A while back while watching one of the tennis Majors, the commentators explained what Venus Williams was reading in between games. She had made a list of her tendencies as a tennis player; thus, when she made a lot of back hand errors she would look at her list to remind herself of the ways in which her mechanics tended to break down. Thus, she even if she wasn’t doing well she knew what she needed to do to improve. Venus Williams is a wise person: she realizes that it’s often difficult to keep in mind all of her flaws at once. Even when practicing every day, small errors sneak in that can throw off one’s entire game.
Perhaps Venus Williams insight into tennis can be translated into the spiritual life. Often our vices can become so deep-seated that we cease to recognize them in ourselves. Thus I propose making one’s own personal examination of conscience; don’t just use the stock-examens provided in the back of church, but make a list of all of the ways in which you usually tend to fail. Not only does this make one’s confession more complete, but if this examen is used every day it prevents those flaws from becoming buried and forgotten.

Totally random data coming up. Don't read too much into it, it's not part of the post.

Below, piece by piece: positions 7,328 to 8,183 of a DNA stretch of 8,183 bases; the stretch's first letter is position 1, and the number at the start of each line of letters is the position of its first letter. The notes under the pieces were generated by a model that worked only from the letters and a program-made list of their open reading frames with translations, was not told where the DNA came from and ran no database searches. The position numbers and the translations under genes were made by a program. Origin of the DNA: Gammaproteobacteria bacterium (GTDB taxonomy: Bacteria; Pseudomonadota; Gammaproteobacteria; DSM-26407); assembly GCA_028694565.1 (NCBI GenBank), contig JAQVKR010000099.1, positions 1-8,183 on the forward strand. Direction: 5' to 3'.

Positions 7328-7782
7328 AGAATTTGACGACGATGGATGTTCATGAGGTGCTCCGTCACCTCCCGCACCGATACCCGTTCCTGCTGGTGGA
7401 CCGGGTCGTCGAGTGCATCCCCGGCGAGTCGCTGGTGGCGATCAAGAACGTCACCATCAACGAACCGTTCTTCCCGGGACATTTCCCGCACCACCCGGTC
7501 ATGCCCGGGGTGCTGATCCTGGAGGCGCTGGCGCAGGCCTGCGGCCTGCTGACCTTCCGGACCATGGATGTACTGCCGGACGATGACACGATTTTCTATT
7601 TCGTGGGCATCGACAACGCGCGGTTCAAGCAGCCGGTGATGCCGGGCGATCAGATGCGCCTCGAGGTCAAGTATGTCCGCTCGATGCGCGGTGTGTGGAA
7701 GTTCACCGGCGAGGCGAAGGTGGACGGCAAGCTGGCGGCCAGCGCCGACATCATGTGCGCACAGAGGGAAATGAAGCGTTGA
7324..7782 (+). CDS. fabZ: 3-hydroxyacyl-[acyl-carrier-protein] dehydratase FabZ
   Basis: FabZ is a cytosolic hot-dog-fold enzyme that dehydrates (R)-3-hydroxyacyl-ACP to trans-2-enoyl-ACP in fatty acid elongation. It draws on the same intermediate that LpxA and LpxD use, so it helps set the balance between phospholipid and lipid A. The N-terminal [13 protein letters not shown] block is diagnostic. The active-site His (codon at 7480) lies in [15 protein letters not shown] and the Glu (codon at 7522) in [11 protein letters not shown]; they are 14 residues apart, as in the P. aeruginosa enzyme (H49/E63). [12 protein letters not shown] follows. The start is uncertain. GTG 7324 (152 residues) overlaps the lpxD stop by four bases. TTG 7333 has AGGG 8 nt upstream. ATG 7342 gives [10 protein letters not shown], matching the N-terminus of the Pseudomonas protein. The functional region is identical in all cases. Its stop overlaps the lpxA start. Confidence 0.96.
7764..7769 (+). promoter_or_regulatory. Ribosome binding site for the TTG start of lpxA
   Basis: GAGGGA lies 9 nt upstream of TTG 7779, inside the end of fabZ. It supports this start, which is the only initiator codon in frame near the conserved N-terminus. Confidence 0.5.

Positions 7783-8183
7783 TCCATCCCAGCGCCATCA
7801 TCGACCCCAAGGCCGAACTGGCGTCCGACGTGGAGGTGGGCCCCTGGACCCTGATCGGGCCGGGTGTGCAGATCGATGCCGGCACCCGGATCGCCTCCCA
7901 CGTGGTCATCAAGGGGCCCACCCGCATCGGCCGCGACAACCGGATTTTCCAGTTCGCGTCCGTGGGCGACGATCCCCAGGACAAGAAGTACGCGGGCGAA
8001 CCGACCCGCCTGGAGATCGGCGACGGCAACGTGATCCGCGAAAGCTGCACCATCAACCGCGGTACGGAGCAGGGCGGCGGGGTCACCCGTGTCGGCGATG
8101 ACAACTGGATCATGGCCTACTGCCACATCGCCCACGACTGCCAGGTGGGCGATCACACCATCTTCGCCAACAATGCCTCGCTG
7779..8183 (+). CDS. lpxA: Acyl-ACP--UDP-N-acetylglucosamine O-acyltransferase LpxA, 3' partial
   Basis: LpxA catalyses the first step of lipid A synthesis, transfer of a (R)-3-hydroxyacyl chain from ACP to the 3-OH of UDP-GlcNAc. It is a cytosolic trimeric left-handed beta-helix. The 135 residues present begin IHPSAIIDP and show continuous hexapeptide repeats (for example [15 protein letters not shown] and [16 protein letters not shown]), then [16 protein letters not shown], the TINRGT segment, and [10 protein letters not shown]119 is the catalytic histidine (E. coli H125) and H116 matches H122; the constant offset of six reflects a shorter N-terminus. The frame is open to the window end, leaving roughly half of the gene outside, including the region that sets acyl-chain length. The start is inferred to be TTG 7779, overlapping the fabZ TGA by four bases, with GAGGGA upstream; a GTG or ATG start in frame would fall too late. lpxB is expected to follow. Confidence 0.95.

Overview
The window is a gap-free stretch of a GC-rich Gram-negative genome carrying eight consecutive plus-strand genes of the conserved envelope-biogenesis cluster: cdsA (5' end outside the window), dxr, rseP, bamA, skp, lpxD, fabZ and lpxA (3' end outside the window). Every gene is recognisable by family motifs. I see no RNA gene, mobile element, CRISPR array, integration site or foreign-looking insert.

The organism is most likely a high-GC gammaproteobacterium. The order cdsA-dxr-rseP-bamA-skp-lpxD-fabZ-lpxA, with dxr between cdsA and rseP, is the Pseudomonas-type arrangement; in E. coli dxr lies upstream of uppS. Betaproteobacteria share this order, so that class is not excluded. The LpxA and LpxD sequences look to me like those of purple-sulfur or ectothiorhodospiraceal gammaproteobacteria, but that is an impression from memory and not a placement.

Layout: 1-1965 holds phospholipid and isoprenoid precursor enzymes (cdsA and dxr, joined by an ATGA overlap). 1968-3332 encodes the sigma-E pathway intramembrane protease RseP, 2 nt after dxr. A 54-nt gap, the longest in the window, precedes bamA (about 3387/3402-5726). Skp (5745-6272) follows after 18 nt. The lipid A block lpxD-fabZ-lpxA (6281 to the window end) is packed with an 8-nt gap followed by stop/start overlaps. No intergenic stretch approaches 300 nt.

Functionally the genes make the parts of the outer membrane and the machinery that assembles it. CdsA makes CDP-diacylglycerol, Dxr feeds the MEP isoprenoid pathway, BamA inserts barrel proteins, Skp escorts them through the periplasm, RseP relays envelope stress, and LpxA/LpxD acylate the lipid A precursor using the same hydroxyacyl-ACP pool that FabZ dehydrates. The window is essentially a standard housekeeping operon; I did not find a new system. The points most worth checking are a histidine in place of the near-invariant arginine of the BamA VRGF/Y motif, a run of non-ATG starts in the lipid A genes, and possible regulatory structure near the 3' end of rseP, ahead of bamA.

In order to compile the list, I recommend reading Archbishop Dolan’s Priests for the Third Millenium. Don’t be fooled by the name; it’s a wonderful book for laymen, too. The book is a collection of lectures on the virtues, and Dolan does not pull his punches.